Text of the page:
After the death of an Australian man who was ‘planking’, I can’t help but feel that the news coverage has been a little bit too ‘hang-ringing-y’ – and there have been some calls to ban it altogether (although further examination of this story suggests that the Australian PM did not call for a ban at all!). As an advocate for playful interaction with the urban environment, I have often called for and documented the ways in which people are using the city in creative, innovative and different ways. The city is a place we should explore with corporeality; cities function best when we utilise every neuron of our creative capabilities to interact with the urban topography.
‘Planking’ (or the lying down game) as it has been called in the various social networks devoted to it (mostly though, it is that most dogmatic of social media Facebook) has been popular now for over 3 years or so, and this is the first death. How many deaths have their been from skateboarding parkour, urban exploration, base-jumping, tomb-stoning etc? I’m guessing not many, but even so, there is a sense that the media have latched onto planking because of it’s prominence in social media. Granted, it’s a visual stunt, but there a many more skateboarding and parkour videos littering the cyber hinterland. The death of an individual practicing planking is clearly a very tragic event, but the media coverage, it would seem, is blaming, albeit covertly, social media. It is not the first time we have seen this. We all know the phrase ‘Facebook murderer‘, and more recently, I saw a tweet which conveyed the shear maladroitness of a BBC journalist in light of the super-injunctions debate. The phraseology of the BBC, or Sky News, or which ever outlet you chose to waste your time watching, is of course sensationalist in this regard, but this does make it excusable to bat it away as inconsequential. The internet is a tool or human communication, and just when we speak to each other face to face, we can say some moronic things as well as constructive things. The man who fell to his death by trying to balance on a balcony railing only 5cm wide, 7 storeys up, is clearly someone who is not adverse to danger and may well have met his doom in some other risky practice. I’m sure the majority of ‘plankers’ will not attempt such a dangerous photo opportunity, but you will get the extreme minority who will (another example is Dan Witchalls, the man addicted to base jumping). This is symptomatic of human society in toto, not just because of the connectivity and communication afford to us by social media.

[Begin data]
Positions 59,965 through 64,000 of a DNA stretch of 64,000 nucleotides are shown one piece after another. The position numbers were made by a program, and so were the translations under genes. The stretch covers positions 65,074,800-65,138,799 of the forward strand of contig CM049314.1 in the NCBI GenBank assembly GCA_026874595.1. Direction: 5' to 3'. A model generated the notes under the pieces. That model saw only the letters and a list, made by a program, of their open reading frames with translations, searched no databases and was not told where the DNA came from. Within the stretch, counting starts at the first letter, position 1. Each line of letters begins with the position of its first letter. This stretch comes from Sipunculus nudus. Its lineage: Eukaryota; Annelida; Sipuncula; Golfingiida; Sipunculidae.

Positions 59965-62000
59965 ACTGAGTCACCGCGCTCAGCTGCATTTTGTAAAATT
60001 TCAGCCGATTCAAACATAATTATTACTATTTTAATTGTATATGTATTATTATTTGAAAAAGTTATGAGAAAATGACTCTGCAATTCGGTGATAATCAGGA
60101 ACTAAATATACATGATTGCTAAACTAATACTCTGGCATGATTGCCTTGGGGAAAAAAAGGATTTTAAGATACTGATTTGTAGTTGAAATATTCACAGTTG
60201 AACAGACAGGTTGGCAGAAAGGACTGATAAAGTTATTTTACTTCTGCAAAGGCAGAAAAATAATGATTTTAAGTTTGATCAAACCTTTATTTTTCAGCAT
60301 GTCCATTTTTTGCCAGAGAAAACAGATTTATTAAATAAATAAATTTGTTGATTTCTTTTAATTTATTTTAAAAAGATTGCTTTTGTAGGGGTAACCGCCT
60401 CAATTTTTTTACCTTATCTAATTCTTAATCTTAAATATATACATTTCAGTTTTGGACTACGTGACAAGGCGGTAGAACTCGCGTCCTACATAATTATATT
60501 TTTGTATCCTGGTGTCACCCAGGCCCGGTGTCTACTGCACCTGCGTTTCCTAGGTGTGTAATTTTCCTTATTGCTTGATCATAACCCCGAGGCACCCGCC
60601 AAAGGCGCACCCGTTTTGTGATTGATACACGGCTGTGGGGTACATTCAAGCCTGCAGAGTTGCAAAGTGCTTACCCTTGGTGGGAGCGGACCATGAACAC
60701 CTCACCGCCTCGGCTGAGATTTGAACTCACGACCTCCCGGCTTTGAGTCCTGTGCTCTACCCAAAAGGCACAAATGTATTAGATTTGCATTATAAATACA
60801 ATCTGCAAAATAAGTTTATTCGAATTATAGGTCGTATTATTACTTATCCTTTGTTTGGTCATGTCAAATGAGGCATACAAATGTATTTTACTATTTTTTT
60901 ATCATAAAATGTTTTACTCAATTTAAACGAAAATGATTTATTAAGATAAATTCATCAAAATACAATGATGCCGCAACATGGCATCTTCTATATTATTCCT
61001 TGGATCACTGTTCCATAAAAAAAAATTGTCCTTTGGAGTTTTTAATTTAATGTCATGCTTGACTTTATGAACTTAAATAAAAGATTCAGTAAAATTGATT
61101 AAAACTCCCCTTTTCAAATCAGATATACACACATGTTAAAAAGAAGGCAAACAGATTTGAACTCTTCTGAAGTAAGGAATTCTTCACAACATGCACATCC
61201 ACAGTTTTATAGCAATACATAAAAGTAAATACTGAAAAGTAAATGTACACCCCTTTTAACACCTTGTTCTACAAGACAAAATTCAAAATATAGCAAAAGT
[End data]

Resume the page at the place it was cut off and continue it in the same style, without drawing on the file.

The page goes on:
The city needs exploring. It needs to be played with and upon. Cities will become better places if we allow this (sensibly). You can never account for the actions of people who want to take it to the extreme, so this should not prohibit the action altogether. That is a dangerous policy to pursue, particular in the era of rapid urbanisation.